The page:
As the year closes, your clients may be thinking about charitable giving. Not only do charities need support, but charitable giving can be an excellent way for your clients to reduce their tax burden.
Do you have clients with investments with large capital gains? Maybe they recently sold a business and have a tax liability? Are they philanthropic and want to support charities that have been impacted by the pandemic? No matter the reason, charitable giving can be beneficial to your clients and the charities.
When a client donates, they receive a donation receipt, and the non-refundable tax credit is calculated based on the province of residence and the corresponding tax credit rate.
Donations eligible for the tax credit are limited to 75% of net income. If the donation is a testamentary donation and certain conditions are met, the donation can offset 100% of net income in the year of death or year preceding death.
Since taxpayers receive a lower donation tax credit for the first $200 donated, it generally makes sense to have spouses combine their donation receipts and have the higher-income spouse use the credit for a given year. That way, the lesser tax credit rate applies only once.
If your client can’t fully use the tax credit in the year the donation is made, it can be carried forward up to a maximum of five years.
If a client wants to reduce their tax bill, are the tax savings greater from a charitable donation or an RRSP contribution? If the client is philanthropic and their main goal is reducing tax, then a charitable donation may be the better option, depending on their tax bracket.
Consider the following hypothetical example.
Michael earns $75,000 per year and wants to know if he’d pay less tax by making an RRSP contribution of $10,000 or a charitable donation of the same amount.
Table: Tax savings from RRSP contribution versus charitable donation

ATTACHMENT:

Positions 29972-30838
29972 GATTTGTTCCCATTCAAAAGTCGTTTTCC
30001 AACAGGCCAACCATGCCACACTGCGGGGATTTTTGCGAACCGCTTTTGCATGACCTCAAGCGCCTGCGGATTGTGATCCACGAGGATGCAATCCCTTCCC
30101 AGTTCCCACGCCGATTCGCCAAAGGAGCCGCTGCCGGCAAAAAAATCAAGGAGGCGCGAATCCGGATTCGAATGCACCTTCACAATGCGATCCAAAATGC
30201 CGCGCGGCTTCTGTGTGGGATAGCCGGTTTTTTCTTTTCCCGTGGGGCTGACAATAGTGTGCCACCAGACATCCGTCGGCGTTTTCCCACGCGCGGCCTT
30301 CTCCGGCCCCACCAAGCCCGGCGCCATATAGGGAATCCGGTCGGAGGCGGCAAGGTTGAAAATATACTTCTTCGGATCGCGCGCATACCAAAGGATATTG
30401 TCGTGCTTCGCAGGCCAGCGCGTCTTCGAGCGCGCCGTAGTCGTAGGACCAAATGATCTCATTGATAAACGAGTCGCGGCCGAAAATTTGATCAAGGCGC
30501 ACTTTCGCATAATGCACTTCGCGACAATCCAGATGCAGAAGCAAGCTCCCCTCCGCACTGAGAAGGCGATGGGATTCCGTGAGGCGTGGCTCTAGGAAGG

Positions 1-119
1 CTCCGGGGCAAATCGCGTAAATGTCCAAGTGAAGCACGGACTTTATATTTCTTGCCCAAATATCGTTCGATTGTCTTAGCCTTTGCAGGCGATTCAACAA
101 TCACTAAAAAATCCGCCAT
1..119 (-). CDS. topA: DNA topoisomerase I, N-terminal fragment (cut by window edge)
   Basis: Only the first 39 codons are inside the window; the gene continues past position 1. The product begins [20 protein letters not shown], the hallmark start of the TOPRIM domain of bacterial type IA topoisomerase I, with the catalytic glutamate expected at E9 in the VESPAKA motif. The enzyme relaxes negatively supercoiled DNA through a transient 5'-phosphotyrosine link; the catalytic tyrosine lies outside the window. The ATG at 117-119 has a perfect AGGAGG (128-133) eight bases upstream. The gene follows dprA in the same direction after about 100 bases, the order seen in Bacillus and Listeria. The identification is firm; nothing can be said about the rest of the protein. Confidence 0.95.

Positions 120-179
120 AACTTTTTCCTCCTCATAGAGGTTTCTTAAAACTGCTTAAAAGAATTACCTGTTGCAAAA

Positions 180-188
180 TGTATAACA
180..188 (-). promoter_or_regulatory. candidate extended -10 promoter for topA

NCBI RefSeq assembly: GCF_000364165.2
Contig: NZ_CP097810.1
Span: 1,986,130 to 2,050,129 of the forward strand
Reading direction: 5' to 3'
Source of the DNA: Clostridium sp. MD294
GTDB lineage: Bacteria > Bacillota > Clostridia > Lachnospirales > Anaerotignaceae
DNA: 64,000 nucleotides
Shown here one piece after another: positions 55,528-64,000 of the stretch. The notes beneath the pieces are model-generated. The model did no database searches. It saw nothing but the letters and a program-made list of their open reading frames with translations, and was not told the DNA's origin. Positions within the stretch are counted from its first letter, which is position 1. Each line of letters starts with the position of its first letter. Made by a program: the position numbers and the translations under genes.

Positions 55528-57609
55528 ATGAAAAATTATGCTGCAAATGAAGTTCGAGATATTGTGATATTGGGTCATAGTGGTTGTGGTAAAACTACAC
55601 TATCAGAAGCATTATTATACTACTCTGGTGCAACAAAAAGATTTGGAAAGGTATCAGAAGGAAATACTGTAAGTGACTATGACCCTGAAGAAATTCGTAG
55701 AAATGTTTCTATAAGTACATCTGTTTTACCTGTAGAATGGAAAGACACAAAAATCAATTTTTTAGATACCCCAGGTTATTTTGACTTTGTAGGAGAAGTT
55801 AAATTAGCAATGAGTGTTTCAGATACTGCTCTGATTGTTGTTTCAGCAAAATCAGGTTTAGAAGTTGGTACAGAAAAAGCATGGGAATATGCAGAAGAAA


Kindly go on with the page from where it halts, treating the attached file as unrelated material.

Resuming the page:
|RRSP contribution (deduction)||Charitable donation (credit)|
|Income in 2021||$75,000||$75,000|
|Federal / provincial tax (2021)||($12,105)||($15,070)|
|Donation tax credit||$0||$3,976|
|Tax payable for 2021 tax year||$12,105||$11,094|
There are many benefits to making an RRSP contribution, but if Michael’s goal is to reduce tax payable, he can accomplish this with the tax credit he’ll receive through a charitable donation, despite the after-tax cost of the donation.
In addition to cash, donations can be securities and even life insurance policies. If your client decides to donate securities, they can make an in-kind donation to the charity. In that case, the taxpayer is considered to have disposed of the securities, and the capital gains inclusion rate is 0% rather than the normal 50%. In addition, the taxpayer gets a receipt for the full amount donated. They don’t have to donate all the securities; they can choose to donate enough to offset the tax liability on the accrued capital gain.
Charitable giving and estate planning
Taxpayers can also donate life insurance policies with an option of an upfront or deferred benefit.
With an upfront benefit the donor transfers ownership of the policy to the charity and receives a donation receipt for the policy’s fair market value. The client continues to pay the premiums on the policy annually and receives a donation receipt for the premiums. When the insured passes away, the death benefit is paid to the charity. No additional receipt is provided at that time since the receipt was provided when policy ownership transferred to the charity and also annually with the premium payments.
The other option is to name the charity as the policy’s beneficiary. The death benefit is paid to the charity, and the estate receives a donation receipt. Assuming the estate meets the criteria for a graduated rate estate, the executor can use the credit in the year of death, the year preceding death or up to 60 months within the estate.
Except in Quebec, clients can also name charities as the designated beneficiaries on their registered accounts. Upon death, account proceeds are paid to the charity without withholding tax, and the estate gets a donation receipt for the amount donated. This helps offset a portion (if not all) of the tax liability on the registered account upon death.
If a client wants to make a charitable donation at death other than through a beneficiary designation on a registered account or insurance policy, they can include the bequest in their will.
Your clients have many options for charitable giving. They can choose to give during their lifetimes or upon death. As the end of the year approaches, now may be a great time to start a charitable giving conversation with your clients.
Jacqueline Power is an assistant vice-president with Mackenzie Investments. She can be reached at email@example.com.